But all that aside I have to say that I really enjoyed this work. The music is of the highest quality, as one would expect from an artist of Mitchell's stature, and the dance is suitably intriguing so as to keep one wondering what we will see next. At the end we are left with the imagine of a young child giving the hippy peace sign with her hand – Joni Mitchell has come a long way artistically since Song for a Seagull in 1967, but the young hippy girl is still there.
 
Apart from the ballet, the DVD includes short interviews with Mitchell and Maitre and dancers Kelley McKinlay and Nicole Caron, as well as director of filming Mario Rouleau, the complete Cyclops video and the images for the Green Flag Song.
 
Give this a try – it's really worth it.
 
Bob Briggs
 

 


Gerard Hoffnung CDs

Advertising on
Musicweb


Donate and get a free CD

New Releases

Naxos Classical

Hyperion

Musicweb sells the following labels
Acte Préalable
Alto
Arcodiva
Atoll
CDAccord
Cameo Classics
Centaur
Hallé
Hortus
Lyrita
Nimbus
Northern Flowers
Redcliffe
Sheva
Talent
Toccata Classics


Follow us on Twitter

Subscribe to our free weekly review listing
sample
 


EXPLORE MUSICWEB INTERNATIONAL

Making a Donation to MusicWeb

Writing CD reviews for MWI

About MWI
Who we are, where we have come from and how we do it.

Site Map

How to find a review

How to find articles on MusicWeb
Listed in date order

Review Indexes
   By Label
      Select a label and all reviews are listed in Catalogue order
   By Masterwork
            Links from composer names (eg Sibelius) are to resource pages with links to the review indexes for the individual works as well as other resources.

Themed Review pages

Jazz reviews

 

Discographies
   Composer
      Composer surveys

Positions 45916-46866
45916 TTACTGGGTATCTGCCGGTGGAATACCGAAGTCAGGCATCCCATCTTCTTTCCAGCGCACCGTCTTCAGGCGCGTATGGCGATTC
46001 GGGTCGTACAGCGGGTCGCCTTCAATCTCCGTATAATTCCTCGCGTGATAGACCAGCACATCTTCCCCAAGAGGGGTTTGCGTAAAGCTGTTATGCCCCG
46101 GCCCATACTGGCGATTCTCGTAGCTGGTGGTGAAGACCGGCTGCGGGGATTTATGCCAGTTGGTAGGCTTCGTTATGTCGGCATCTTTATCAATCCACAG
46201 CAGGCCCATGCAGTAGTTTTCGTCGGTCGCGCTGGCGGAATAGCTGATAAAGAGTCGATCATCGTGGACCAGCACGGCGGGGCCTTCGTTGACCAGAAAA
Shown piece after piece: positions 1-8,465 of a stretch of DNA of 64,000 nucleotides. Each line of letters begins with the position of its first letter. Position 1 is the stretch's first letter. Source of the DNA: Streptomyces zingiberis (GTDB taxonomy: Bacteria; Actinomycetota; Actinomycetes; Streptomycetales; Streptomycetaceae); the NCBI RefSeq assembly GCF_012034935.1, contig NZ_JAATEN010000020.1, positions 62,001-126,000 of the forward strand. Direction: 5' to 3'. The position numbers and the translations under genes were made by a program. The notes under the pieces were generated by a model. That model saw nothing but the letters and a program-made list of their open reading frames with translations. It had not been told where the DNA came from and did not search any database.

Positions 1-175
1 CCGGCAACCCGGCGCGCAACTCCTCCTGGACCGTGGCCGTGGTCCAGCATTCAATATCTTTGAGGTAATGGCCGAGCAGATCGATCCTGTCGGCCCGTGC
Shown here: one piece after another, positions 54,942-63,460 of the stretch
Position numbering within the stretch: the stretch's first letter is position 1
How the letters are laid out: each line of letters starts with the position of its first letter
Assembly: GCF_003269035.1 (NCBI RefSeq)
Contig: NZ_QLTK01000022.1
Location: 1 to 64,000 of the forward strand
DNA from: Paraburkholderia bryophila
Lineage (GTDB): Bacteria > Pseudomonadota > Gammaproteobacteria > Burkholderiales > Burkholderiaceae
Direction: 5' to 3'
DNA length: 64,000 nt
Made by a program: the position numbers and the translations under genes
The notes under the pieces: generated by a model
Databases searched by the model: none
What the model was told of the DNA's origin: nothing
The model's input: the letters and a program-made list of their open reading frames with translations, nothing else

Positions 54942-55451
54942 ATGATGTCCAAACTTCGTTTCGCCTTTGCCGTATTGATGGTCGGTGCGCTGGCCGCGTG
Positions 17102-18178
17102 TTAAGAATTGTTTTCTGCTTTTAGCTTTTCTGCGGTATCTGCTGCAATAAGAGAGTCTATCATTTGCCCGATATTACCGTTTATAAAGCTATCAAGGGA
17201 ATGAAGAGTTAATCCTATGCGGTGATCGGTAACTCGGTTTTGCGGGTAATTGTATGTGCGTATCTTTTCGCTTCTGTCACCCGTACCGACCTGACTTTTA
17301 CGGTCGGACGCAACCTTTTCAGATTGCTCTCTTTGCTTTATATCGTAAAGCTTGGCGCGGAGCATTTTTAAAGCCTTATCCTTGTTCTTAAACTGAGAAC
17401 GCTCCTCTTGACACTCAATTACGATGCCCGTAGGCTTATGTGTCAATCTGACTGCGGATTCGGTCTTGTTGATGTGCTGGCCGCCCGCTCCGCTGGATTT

National
      Unique to MusicWeb -
a comprehensive listing of all LP and CD recordings of given works
.
Prepared by Michael Herman

The Collector’s Guide to Gramophone Company Record Labels 1898 - 1925
Howard Friedman

Book Reviews

Complete Books
We have a number of out of print complete books on-line

Interviews
With Composers, Conductors, Singers, Instumentalists and others
Includes those on the Seen and Heard site

Nostalgia

Nostalgia CD reviews

Records Of The Year
Each reviewer is given the opportunity to select the best of the releases

Monthly Best Buys
Recordings of the Month and Bargains of the Month

Comment
Arthur Butterworth Writes

An occasional column

Phil Scowcroft's Garlands
British Light Music articles

Classical blogs
A listing of Classical Music Blogs external to MusicWeb International

Reviewers Logs
What they have been listening to for pleasure

Announcements

 

Community
Bulletin Board

Give your opinions or seek answers

Reviewers
Pat and present

Helpers invited!

Resources
How Did I Miss That?

Currently suspended but there are a lot there with sound clips


Composer Resources

British Composers

British Light Music Composers

Other composers

Film Music (Archive)
Film Music on the Web (Closed in December 2006)

Programme Notes
For concert organizers

External sites
British Music Society
The BBC Proms
Orchestra Sites
Recording Companies & Retailers
Online Music
Agents & Marketing
Publishers
Other links
Newsgroups
Web News sites etc

PotPourri
A pot-pourri of articles

MW Listening Room
MW Office

Advice to Windows Vista users  
Questionnaire    
Site History  
What they say about us
What we say about us!
Where to get help on the Internet
CD orders By Special Request
Graphics archive
Currency Converter
Dictionary
Magazines
Newsfeed  
Web Ring
Translation Service

Rules for potential reviewers :-)
Do Not Go Here!
April Fools




Return to Review Index

Untitled Document


Reviews from previous months
Join the mailing list and receive a hyperlinked weekly update on the discs reviewed. details
We welcome feedback on our reviews. Please use the Bulletin Board
Please paste in the first line of your comments the URL of the review to which you refer.